How Does a Living Trust Need to Be Handled?

Written by yvonne johnson
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How Does a Living Trust Need to Be Handled?
Living trusts allow you to leave property to your heirs in a private and efficient way. (Hand and document at the meeting image by Dmitry Goygel-Sokol from Fotolia.com)

Setting up a living trust is one way to have more control over how your estate will be finalised at the end of your life or in the event that you become incapacitated. A living trust is an established method of handing down your assets through a dignified and private process.

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Parties to a Trust

The granter is the person who sets up the trust. The trustee is the person who manages the trust. There can be more than one trustee, and the trustee can also be the granter, in case he wants to take part in managing his own estate. The beneficiary is the person who will receive the property from the granter. Sometimes the granter will make himself the primary beneficiary, along with other designated beneficiaries.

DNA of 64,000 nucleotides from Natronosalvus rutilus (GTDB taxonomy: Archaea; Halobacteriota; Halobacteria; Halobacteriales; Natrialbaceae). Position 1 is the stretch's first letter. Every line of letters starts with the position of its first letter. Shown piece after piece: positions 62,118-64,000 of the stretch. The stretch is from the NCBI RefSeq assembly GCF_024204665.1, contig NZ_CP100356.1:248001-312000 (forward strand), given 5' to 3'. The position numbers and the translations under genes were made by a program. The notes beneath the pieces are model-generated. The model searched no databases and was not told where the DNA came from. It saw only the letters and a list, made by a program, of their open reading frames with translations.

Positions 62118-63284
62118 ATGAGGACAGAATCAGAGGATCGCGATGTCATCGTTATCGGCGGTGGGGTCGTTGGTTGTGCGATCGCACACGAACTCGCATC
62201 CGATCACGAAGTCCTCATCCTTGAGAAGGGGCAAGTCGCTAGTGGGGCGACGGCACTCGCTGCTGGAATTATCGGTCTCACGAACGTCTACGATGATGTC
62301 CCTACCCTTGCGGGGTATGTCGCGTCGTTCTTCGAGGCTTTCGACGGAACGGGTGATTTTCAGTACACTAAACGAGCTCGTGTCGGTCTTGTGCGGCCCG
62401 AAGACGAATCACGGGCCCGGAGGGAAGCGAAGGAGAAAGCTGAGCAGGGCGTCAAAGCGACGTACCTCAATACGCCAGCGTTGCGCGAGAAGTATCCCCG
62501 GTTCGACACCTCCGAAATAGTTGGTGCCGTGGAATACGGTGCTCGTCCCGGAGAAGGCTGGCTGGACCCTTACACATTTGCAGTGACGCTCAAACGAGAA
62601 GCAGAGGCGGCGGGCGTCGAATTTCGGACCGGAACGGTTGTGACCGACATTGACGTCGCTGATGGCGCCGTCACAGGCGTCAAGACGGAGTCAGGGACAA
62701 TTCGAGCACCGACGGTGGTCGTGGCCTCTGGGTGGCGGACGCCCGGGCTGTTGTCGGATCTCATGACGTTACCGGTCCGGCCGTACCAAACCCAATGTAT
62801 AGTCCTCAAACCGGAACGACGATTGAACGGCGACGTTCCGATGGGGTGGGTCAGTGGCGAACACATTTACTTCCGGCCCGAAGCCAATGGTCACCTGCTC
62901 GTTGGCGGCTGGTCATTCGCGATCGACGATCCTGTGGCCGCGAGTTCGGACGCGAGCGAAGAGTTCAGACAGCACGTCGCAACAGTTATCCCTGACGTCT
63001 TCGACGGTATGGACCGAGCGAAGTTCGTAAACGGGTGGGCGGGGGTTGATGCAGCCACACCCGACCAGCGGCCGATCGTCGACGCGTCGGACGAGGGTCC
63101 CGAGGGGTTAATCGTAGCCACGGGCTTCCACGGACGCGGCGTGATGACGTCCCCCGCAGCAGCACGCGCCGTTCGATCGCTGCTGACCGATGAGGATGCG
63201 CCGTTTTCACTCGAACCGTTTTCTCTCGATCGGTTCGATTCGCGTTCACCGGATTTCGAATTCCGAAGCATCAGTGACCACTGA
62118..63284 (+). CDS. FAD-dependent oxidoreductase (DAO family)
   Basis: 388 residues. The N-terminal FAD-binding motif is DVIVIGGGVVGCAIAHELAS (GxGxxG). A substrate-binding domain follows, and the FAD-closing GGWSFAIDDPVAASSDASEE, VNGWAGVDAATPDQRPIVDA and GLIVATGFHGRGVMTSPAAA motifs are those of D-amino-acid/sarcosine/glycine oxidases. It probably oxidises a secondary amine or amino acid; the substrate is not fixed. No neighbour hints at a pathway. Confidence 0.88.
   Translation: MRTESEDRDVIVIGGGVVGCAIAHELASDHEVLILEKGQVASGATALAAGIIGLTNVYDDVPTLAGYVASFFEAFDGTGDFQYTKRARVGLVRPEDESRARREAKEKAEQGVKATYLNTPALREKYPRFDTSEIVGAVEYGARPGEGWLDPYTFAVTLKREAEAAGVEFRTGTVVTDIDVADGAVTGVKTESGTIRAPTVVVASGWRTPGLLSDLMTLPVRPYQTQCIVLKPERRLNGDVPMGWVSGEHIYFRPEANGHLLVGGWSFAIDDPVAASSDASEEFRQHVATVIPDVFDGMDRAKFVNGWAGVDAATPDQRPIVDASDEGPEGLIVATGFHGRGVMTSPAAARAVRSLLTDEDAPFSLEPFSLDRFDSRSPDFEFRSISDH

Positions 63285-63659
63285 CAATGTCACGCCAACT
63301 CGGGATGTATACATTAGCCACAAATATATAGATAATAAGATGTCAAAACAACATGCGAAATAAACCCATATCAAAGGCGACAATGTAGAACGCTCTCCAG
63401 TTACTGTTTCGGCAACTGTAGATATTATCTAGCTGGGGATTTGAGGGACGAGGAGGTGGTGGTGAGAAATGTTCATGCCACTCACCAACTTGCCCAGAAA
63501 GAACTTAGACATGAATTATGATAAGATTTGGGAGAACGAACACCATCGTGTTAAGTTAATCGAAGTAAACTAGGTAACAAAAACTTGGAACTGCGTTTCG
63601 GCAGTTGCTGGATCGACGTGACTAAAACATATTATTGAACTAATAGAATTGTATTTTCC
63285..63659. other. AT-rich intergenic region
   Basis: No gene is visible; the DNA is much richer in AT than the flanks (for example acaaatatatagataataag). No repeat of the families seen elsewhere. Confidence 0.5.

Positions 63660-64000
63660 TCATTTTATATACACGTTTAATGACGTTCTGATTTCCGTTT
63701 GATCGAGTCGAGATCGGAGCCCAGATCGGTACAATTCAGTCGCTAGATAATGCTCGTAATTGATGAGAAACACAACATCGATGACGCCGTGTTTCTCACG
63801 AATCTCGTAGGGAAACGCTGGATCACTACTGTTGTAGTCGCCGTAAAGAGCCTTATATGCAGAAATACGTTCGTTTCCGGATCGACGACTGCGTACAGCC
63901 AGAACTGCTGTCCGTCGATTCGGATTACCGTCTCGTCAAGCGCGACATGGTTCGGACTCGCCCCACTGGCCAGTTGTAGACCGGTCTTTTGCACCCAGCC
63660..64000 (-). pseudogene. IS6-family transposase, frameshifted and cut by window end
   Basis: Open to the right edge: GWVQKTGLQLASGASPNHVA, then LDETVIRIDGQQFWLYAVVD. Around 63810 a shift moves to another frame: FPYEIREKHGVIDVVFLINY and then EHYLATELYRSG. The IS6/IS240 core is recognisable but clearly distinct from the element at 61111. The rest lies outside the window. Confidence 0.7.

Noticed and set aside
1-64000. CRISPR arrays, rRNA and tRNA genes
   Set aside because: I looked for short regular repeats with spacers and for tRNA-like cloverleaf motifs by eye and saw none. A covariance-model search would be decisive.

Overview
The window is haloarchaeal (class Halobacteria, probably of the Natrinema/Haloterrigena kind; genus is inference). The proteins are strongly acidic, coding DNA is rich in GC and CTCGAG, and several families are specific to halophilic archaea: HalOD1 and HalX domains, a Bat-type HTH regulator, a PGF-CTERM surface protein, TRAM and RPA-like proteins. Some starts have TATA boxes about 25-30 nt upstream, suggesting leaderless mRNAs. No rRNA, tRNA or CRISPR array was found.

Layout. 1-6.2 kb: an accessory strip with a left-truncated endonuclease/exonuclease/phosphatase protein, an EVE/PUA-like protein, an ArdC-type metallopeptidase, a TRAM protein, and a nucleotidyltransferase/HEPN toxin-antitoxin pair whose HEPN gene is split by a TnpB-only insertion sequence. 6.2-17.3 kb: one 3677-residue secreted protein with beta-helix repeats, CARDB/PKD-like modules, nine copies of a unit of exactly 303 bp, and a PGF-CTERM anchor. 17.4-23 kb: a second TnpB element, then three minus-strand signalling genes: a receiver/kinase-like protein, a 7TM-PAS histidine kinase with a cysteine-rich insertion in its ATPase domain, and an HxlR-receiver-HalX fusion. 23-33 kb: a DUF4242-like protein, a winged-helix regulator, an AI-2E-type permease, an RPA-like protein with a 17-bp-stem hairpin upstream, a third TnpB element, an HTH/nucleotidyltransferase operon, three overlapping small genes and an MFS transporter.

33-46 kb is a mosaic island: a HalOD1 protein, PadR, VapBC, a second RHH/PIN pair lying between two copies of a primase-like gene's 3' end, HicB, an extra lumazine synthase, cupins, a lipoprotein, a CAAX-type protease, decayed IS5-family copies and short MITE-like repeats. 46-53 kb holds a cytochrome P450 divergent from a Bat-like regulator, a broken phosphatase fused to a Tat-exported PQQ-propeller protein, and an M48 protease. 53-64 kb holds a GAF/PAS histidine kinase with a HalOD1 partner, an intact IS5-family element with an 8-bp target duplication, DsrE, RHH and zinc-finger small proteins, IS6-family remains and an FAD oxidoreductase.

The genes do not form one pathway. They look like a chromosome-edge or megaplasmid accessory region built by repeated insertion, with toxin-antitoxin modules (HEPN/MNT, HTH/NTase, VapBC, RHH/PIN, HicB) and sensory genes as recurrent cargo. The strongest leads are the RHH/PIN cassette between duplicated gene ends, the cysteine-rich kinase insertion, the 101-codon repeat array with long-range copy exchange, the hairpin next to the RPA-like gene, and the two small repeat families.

How a Trust Works

In a basic living trust, a granter transfers title of his property from himself to the chosen trustee or trustees. In the case of the death of the granter, the trustee then transfers said titles to the remainder beneficiaries.

Benefits

Living trusts are set up in advance to cause less stress on the family. Also, if a person dies without a living trust or a will, family members will have to start proceedings in probate court to finalise the estate. This could take months or even years, but the entire process of transferring property with a living trust typically takes a few weeks.

Warning

Living trusts tend to be more expensive than wills, and the cost of maintaining them multiplies yearly. Tax advisers should be consulted in order to understand the tax costs.

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